Browse Prior Art Database

Active Infrared Presence Sensor

IP.com Disclosure Number: IPCOM000117090D
Original Publication Date: 1995-Dec-01
Included in the Prior Art Database: 2005-Mar-31
Document File: 4 page(s) / 89K

Publishing Venue

IBM

Related People

Levine, JL: AUTHOR [+2]

Abstract

A low-cost active infrared presence sensor with a fully automated range calibration is described. It is suitable for on/off power control of computer displays and similar equipment, especially in congested areas where its precise detection properties minimize false triggering from nearby people. In addition to saving power and extending display life, the device can be used, in conjunction with a password, to prevent unauthorized use of an unattended computer.

This text was extracted from an ASCII text file.
This is the abbreviated version, containing approximately 52% of the total text.

Active Infrared Presence Sensor

      A low-cost active infrared presence sensor with a fully
automated range calibration is described.  It is suitable for on/off
power control of computer displays and similar equipment, especially
in congested areas where its precise detection properties minimize
false triggering from nearby people.  In addition to saving power and
extending display life, the device can be used, in conjunction with a
password, to prevent unauthorized use of an unattended computer.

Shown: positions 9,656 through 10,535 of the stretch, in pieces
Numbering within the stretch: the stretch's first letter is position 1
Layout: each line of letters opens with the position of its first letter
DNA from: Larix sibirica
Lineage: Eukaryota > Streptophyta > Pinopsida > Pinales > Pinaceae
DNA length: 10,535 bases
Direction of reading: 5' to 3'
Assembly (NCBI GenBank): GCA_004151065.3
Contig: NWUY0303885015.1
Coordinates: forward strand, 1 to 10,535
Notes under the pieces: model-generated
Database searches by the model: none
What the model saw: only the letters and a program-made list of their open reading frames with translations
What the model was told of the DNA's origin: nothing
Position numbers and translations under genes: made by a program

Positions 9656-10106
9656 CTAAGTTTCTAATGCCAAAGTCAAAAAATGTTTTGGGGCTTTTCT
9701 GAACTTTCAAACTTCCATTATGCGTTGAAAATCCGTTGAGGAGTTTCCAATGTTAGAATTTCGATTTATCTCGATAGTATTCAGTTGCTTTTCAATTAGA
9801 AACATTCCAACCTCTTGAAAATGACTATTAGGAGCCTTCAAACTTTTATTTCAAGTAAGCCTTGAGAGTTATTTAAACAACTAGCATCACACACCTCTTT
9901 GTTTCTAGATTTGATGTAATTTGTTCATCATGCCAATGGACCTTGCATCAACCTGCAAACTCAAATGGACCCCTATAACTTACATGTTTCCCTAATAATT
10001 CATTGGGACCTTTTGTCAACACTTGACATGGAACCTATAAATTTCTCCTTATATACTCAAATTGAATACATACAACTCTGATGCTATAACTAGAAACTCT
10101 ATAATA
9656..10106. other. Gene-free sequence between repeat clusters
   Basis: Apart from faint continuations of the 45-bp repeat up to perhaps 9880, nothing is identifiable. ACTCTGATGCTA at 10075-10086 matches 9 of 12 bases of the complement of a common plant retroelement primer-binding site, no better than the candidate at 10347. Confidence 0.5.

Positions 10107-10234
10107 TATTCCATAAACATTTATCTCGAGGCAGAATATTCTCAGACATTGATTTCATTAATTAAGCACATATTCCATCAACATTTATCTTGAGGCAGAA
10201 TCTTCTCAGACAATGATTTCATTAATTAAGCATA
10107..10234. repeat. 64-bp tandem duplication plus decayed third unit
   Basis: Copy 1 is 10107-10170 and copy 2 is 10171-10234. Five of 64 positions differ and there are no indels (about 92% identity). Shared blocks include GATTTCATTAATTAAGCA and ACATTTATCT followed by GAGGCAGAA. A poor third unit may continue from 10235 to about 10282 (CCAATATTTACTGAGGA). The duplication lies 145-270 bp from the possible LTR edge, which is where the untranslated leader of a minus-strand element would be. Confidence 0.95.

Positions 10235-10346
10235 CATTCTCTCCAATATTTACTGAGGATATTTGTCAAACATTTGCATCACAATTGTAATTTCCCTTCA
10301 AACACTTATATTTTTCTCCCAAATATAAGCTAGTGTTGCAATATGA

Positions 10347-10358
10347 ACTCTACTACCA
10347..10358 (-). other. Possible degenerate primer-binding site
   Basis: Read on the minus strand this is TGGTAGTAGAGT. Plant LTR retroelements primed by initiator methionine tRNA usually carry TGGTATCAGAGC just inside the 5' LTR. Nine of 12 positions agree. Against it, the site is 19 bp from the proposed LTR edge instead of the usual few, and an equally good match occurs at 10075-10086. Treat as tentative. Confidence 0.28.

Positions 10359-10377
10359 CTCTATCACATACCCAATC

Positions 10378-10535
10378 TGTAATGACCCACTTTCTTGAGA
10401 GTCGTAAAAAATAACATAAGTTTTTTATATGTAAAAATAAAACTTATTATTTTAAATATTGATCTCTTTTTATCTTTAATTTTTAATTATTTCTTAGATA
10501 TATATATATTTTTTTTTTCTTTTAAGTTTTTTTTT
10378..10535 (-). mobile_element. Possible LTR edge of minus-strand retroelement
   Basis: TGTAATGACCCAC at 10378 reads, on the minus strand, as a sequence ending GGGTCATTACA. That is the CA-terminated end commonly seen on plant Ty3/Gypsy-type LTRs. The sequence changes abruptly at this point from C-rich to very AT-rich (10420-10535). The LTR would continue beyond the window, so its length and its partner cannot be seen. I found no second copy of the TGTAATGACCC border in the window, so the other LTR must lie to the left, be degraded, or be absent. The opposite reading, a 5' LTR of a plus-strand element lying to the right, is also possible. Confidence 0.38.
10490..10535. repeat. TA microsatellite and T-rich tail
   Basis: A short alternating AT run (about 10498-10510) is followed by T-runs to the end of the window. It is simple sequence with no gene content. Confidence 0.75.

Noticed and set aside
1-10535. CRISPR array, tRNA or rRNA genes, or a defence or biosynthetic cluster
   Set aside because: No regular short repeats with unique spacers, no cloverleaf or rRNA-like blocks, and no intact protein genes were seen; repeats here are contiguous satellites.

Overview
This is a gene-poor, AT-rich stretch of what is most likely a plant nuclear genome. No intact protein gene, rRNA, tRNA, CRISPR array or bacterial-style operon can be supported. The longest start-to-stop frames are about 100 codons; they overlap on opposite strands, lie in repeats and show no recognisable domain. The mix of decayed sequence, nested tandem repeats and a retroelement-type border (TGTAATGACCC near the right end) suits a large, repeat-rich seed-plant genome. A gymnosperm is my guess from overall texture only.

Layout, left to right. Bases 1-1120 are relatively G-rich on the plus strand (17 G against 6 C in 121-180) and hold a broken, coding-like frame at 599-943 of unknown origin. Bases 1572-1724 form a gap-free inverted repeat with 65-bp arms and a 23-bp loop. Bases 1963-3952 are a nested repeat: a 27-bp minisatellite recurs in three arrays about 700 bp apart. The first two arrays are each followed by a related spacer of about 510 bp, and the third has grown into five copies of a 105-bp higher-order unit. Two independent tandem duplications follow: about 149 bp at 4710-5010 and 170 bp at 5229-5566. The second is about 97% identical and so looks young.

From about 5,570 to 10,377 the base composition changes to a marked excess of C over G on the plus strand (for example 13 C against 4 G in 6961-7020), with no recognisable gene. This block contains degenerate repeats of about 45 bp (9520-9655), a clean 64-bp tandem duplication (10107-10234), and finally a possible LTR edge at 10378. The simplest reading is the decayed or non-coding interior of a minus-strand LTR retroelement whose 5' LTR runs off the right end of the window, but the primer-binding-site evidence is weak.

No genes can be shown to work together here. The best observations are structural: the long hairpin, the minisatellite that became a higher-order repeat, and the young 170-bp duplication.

A block diagram of the sensor is shown in Fig. 1.  The main
elements are single chip microprocessor 1, infrared Light Emitting
Diode (LED) 2, display operator 3, and infrared receiving module
4.  Module 4 is a commercial device intended for remote control
applications.  It emits a logic level signal when exposed to infrared
light modulated at a predetermined frequency Fe, and of sufficient
intensity to exceed an internal threshold.

      The program running in the processor drives the LED 2 via
transistor 5 with groups of pulses at the frequency Fe.  A typical
sequence is shown in Fig. 2a, with N groups of M pulses.  For the
example, N=6 and M=16.  Fig. 2b shows the output pulses from module 4
if operator 3 reflects enough infrared light to activate it.  The
program tests the signal from the module after each group.  If more
than half of the N groups are detected, the program raises output
control signal 6 to indicate the presence of an operator 3.  This
detection procedure reduces the probability of false triggering by
noise to a negligible value.  Signal 6 may be used to turn on the
display or other equipment.  Visible LED 7 is turned on as an
indicator.

      After signal 6 is raised, the prog...